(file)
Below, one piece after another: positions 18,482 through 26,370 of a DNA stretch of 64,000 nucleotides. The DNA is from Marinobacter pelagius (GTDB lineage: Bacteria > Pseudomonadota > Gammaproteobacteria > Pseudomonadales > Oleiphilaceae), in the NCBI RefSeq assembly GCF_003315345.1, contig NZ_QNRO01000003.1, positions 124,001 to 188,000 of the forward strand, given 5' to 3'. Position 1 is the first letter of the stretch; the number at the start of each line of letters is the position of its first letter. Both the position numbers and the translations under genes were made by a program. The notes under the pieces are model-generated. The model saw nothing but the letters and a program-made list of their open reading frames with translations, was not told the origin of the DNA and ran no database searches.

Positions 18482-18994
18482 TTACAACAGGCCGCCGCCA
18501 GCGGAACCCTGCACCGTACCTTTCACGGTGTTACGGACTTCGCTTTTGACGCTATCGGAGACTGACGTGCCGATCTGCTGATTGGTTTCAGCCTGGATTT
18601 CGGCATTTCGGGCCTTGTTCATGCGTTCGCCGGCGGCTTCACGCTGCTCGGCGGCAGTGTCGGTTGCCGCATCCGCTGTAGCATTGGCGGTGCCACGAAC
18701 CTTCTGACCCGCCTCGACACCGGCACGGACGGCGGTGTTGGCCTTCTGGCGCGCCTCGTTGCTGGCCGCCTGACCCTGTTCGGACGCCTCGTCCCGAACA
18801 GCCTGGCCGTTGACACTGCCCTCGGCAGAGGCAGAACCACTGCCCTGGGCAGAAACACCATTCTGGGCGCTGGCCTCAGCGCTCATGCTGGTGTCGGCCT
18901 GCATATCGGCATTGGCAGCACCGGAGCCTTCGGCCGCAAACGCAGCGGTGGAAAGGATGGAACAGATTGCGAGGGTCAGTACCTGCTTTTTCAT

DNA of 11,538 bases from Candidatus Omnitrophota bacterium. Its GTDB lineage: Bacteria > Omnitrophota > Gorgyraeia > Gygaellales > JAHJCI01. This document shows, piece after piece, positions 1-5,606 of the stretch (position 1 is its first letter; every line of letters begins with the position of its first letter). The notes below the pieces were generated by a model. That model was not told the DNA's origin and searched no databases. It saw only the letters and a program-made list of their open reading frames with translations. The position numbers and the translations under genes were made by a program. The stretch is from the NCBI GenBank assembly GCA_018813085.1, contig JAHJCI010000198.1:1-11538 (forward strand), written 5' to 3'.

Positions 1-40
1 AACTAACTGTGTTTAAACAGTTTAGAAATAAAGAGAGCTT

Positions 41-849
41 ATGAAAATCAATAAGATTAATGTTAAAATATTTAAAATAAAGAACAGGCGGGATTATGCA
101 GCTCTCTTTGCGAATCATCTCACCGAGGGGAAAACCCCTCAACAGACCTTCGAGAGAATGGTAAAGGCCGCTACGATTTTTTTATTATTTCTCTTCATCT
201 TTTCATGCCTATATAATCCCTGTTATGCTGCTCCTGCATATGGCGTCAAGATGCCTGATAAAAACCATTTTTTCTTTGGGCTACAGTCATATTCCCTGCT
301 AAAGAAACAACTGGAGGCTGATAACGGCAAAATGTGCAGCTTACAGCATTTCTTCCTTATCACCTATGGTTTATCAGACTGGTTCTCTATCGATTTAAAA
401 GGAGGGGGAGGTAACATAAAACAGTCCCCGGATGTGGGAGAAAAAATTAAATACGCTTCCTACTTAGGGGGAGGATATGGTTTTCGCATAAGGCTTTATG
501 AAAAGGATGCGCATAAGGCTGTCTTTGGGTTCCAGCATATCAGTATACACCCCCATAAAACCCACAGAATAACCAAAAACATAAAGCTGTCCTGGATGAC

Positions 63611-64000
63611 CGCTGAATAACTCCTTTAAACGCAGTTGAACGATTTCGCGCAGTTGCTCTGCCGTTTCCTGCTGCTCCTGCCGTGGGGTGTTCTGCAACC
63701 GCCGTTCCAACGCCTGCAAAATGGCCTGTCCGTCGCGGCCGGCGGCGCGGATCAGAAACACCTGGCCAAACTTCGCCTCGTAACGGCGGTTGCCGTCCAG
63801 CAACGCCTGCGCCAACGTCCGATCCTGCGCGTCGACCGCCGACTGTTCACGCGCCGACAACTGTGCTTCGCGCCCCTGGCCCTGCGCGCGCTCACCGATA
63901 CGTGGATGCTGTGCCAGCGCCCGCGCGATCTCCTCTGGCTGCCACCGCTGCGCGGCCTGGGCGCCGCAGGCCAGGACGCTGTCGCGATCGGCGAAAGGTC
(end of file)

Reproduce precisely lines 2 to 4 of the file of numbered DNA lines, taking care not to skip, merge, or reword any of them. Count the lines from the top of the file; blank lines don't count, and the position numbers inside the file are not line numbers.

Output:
Positions 18482-18994
18482 TTACAACAGGCCGCCGCCA
18501 GCGGAACCCTGCACCGTACCTTTCACGGTGTTACGGACTTCGCTTTTGACGCTATCGGAGACTGACGTGCCGATCTGCTGATTGGTTTCAGCCTGGATTT